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Elton John's Trying Too Hard Follow-Up

Coming off the career defining success of Goodbye Yellow Brick Road, it is hard to imagine any follow up could live up to it's illustrious predecessor. That is not to say there is nothing good on Elton John's eighth studio album. On the contrary it contains what is probably Elton's best song but overall it is a mixed bag. Gus Dudgeon who produced it later dismissed it as a "Piece of crap.' The album is named after the studio in which it was recorded, namely Caribou Ranch in Colorado, owned by James William Guercio, manager and producer of the band Chicago.

The album opens with "The Bitch is Back" which is based on a term Bernie Taupin used to describe Elton when he was in one of his heavily emotional outbursts. The song features a chorus of backing vocalists which includes Dusty Springfield. The Tower of Power Horn section gives the song additional sonic power.

"Pinky" is a lovely piano driven ballad which starts off just with Elton's piano and Ray Cooper (who had recently joined the Elton John Band full time) on congas. Nigel Olsson's drums come in next followed by Davey Johnstone's Guitar and some slight synthesizer textures.. Davey, Dee and Nigel's signature backing vocals carry the song  along in style.

"Grimsby" is a standard mid-tempo rocker once again enhanced by the background vocals of Davey, Dee and Nigel. Instrumentally the song is pretty basic with Guitar bass and drums and Ray Cooper on tambourine.

"Dixie Lily" is a southern style ditty about a steam boat in Louisiana with a prominent bass line by Dee Murray, confident guitar picking by Davey Johnstone and a prominent  sax solo.

"Solar Prestige A Gammon" is another nonsense lyric from Bernie. Unlike "Take Me to the Pilot" though, the backing track and melody cannot save it. The backing track features prominent synthesizer and Ray Cooper on vibraphone.

"You're so Static," an apparent love song to the energy of  New York City once again uses the Tower of Power Horn section to punch up the song. Ray Cooper's castanets and tambourine also adds additional color to the song.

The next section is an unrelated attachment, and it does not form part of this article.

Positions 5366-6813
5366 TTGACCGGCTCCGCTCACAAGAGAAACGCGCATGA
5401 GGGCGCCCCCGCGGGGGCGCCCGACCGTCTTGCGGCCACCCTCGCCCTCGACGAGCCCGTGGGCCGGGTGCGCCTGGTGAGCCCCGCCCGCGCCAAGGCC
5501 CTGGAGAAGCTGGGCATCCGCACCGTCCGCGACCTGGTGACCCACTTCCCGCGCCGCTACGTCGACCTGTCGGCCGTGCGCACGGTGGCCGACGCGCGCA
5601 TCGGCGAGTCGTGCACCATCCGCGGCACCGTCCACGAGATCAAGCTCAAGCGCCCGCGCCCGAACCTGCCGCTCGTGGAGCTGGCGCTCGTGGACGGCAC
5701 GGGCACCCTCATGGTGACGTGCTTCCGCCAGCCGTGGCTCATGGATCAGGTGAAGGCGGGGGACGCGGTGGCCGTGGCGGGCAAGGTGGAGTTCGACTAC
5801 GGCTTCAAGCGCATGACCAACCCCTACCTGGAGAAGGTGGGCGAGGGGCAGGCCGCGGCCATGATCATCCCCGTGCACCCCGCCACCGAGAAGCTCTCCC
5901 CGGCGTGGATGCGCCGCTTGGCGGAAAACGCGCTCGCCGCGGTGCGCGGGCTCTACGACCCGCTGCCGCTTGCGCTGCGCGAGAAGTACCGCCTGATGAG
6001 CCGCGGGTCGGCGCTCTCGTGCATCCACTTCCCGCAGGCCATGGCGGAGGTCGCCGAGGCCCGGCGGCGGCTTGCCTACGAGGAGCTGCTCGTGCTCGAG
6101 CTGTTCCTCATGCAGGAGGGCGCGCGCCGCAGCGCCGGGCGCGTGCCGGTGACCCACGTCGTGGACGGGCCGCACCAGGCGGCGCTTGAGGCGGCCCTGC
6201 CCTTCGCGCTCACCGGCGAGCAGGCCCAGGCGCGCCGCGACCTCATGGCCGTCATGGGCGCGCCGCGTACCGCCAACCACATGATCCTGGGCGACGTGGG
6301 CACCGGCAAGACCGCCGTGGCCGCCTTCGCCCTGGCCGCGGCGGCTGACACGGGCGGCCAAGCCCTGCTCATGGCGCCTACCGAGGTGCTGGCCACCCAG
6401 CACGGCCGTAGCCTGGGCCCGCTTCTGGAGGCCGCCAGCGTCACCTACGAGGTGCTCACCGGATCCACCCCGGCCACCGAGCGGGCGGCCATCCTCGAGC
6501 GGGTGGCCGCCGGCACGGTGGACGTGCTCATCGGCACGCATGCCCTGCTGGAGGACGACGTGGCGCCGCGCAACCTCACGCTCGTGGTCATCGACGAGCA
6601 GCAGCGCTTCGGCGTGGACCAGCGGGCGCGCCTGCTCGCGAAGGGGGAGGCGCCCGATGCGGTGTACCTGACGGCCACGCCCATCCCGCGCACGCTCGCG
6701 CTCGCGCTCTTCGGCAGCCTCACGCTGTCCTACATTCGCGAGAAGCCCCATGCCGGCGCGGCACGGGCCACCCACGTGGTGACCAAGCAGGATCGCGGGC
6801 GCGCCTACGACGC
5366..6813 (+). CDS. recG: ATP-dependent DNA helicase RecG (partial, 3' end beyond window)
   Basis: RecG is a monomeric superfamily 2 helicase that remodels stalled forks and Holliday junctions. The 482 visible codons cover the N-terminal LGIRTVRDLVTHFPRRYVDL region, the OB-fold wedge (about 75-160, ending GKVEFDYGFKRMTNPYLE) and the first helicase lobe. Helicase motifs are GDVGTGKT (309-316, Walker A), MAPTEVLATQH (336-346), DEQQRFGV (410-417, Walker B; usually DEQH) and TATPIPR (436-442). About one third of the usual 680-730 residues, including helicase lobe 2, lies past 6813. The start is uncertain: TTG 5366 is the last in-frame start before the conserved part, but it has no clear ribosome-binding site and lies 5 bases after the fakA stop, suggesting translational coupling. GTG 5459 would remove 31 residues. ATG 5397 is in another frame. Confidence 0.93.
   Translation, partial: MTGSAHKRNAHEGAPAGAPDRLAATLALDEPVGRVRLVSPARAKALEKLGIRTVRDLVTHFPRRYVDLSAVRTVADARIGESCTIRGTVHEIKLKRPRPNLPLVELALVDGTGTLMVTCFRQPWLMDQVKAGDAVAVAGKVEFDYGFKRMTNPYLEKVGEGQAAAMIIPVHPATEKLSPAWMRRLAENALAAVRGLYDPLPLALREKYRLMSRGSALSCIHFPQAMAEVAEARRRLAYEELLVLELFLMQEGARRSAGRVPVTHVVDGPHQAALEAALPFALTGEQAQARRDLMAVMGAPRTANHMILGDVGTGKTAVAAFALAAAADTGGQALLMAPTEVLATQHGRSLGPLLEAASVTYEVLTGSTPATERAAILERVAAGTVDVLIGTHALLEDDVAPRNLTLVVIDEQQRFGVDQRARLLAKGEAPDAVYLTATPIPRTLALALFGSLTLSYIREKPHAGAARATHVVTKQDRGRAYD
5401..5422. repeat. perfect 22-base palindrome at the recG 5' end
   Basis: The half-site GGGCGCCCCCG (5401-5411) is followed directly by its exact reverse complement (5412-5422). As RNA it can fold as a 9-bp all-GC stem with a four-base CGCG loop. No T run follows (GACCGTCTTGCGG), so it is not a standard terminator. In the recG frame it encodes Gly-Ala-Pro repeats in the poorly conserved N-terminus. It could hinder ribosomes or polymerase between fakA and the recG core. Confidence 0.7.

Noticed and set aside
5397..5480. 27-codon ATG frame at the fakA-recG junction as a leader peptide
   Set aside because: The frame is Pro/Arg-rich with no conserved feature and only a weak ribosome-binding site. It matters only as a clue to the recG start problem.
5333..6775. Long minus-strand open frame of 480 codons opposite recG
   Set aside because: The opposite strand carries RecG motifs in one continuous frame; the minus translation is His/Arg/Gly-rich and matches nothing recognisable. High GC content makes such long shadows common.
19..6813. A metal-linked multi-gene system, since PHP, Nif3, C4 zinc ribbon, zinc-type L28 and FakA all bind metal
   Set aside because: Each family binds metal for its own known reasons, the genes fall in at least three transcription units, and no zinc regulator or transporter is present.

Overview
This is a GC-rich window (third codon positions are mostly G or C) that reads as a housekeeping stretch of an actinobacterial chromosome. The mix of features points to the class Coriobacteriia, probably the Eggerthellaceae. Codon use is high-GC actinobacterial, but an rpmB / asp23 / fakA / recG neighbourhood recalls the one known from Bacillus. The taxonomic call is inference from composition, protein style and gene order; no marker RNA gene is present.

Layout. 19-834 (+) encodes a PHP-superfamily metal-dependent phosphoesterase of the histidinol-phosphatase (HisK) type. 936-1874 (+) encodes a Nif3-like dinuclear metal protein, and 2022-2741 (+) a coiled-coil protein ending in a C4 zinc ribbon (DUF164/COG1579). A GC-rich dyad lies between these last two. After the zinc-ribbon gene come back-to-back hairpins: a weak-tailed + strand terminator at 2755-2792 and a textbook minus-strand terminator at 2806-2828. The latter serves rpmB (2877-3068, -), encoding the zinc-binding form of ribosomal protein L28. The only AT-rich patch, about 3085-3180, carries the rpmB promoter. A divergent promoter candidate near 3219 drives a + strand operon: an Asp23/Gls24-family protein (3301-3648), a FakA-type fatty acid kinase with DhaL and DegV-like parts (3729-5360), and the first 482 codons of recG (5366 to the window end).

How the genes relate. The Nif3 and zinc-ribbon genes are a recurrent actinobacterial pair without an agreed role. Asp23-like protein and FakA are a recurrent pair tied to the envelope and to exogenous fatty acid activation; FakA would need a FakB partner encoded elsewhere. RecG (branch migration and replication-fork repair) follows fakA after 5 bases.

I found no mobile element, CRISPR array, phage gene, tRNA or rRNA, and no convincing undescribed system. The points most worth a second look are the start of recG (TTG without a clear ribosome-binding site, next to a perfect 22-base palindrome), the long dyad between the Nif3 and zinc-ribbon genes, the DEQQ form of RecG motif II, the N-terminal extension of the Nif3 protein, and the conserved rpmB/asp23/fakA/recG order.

"I've seen the Saucers," is another dumb lyric by Bernie backed with Elton's piano, Ray's Congas and tambourine, and Dee's bass and Nigel's drums. It also features Davey, Dee and Nigel's backing vocals. Davey Johnstone gets some interesting  sounds out of his guitar on this track but it's not really anything worth writing home about.

The aptly  named "Stinker" is next. The track begins with the voice of Nigel Olsson counting the song in. though the Tower of Power horn section and some decent guitar work from Davey Johnstone keep the production interesting. The song is really not worth all that much attention. 

What does deserve attention, is the next track which is Elton's ultimate ballad, "Don't Let the Sun Go down on Me." Elton wrote it one morning at the ranch. Drummer Nigel Olsson  said that it would be a number one hit upon hearing it and sure enough it was. Much of the majesty of the track comes from it's backing vocals arranged by former and future Beach Boy, Bruce Johnston and featuring Carl Wilson, Johnston and Beach Boys touring members Toni Tenille (Wife of "Captain" Daryl Dragon) and Billy Hinsche. Hinsche in addition to being Carl Wilson's Brother in law was a long time touring member of the Beach Boys in addition to his work with Dino, Desi and Billy.

The final song "Ticking" is a piano-laden tale  about a catholic-raised man who suddenly commits  a mass murder at a bar.

While not a horrible album by any means, Caribou was the first sign that the Elton Machine was nearing the end of it's successful run  but thankfully Elton did have one more great album in him.

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